If you spend an hour reading this report, chances are that five to 11 Americans will die from preventable medical errors by the time you finish. Chances also are better than 50-50 that not a single malpractice payment will be made, or medical malpractice litigations pursued, as a result of any of these avoidable deaths. Policy makers intent on reducing the legal liability of our health care system should address the crisis that experts acknowledge the shocking prevalence of medical errors instead of falling prey to the special interests’ fiction that lawsuits are at the root of the problem. So … Read the rest
Studies have found that when patients leave the hospital without clear understanding of their diagnoses, medication instructions, or need for primary care follow-up, chances are that they will wind up back in the emergency department, and many will be readmitted. Questions are being asked within the medical community whether the standards of care relating to hospitals discharge instructions and follow-up are in fact inadequate and costly to the system by resulting in unnecessary re-hospitalizations.
The Centers for Medicare and Medicaid Services (CMS) is proposing to add an additional nine categories to its initial list of 8 preventable conditions that could reasonably have been avoided. that Medicare will no longer pay the extra costs of treating when acquired in the hospital.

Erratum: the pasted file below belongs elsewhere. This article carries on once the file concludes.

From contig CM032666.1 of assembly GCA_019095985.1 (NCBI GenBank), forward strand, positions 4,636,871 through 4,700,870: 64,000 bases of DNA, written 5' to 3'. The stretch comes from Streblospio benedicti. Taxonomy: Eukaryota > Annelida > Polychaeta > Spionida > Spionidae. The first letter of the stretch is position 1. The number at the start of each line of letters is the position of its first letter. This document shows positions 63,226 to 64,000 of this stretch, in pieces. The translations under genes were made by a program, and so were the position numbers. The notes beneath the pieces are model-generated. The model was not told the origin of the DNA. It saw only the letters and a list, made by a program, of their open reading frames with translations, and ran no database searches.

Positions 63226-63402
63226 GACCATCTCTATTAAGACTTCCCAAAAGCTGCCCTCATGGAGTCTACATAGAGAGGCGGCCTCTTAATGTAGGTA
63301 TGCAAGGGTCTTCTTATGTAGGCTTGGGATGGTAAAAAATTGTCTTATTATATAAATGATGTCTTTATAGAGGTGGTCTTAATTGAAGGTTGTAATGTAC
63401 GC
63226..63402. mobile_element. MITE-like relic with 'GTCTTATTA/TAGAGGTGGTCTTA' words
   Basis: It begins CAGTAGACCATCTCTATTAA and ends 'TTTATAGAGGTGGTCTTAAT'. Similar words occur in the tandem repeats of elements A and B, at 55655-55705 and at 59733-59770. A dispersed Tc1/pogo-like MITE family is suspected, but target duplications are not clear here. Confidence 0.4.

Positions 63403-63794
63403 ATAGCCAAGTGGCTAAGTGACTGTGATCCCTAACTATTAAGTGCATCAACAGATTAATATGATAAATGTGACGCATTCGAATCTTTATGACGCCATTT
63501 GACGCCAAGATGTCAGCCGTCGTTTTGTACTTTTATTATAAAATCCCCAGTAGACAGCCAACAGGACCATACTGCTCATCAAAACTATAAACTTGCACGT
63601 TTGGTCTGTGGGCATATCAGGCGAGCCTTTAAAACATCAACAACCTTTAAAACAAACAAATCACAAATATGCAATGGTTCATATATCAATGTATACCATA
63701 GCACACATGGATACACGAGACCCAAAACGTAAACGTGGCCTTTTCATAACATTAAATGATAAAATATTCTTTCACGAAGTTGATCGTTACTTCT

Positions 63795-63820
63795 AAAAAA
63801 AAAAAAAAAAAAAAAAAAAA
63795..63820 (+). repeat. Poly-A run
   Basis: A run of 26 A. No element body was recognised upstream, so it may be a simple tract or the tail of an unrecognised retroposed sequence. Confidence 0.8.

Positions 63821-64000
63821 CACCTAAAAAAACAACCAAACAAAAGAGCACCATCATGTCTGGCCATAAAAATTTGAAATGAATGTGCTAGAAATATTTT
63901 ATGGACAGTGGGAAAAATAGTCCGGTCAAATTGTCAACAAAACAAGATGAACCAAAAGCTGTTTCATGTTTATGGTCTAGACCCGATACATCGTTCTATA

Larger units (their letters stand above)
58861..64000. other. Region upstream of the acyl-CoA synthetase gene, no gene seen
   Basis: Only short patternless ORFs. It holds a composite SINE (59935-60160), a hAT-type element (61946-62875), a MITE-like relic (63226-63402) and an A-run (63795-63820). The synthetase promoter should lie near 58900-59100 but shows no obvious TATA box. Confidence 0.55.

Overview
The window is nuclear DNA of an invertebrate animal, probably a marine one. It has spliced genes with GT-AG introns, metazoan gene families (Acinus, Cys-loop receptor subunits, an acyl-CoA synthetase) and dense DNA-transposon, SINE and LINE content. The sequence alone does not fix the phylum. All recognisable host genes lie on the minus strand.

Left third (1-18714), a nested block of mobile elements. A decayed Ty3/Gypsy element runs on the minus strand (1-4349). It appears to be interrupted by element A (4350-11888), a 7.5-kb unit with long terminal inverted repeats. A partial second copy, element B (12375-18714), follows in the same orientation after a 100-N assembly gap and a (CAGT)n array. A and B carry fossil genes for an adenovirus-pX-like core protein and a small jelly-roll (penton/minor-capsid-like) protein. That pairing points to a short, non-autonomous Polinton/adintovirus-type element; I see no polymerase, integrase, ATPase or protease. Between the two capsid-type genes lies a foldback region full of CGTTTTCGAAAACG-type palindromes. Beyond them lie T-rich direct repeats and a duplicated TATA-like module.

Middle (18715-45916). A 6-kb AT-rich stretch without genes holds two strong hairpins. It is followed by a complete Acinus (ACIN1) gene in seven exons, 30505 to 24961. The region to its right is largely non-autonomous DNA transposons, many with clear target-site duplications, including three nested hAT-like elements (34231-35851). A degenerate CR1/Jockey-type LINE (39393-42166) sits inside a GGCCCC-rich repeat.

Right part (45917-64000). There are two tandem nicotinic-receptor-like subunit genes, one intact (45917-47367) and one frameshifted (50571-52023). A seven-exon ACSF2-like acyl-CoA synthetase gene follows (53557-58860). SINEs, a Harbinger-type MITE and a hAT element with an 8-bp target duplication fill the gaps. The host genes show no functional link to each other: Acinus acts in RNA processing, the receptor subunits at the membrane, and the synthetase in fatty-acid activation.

In a statement dated April 14, 2008, CMS proposed to add the following to its list of preventable conditions that it will not pay for: Surgical site infections following certain elective procedures: Legionnaire’s disease; Extreme blood sugar derangement; Iatrogenic pneumothorax or collapsed lungs; Delirium; Ventilator-associated pneumonia; Deep vein thrombosis or pulmonary embolism; Staphylococcus aureus … Read the rest
Last month’s $10 million settlement of a suit brought by a woman who underwent surgery for diverticulitis of the colon wherein a surgical sponge was left behind is a reminder of how frequent this complication occurs and of how potentially dangerous it can be.
A 2003 study in the New England Journal of Medicine reported that sponges and other foreign objects were left behind after abdominal surgeries at a rate of 1 for every 1,000 to 1,500 such operations. Several medical-products companies say sponges are the most common foreign objects left behind in surgeries. Surgical sponges are made of gauze … Read the rest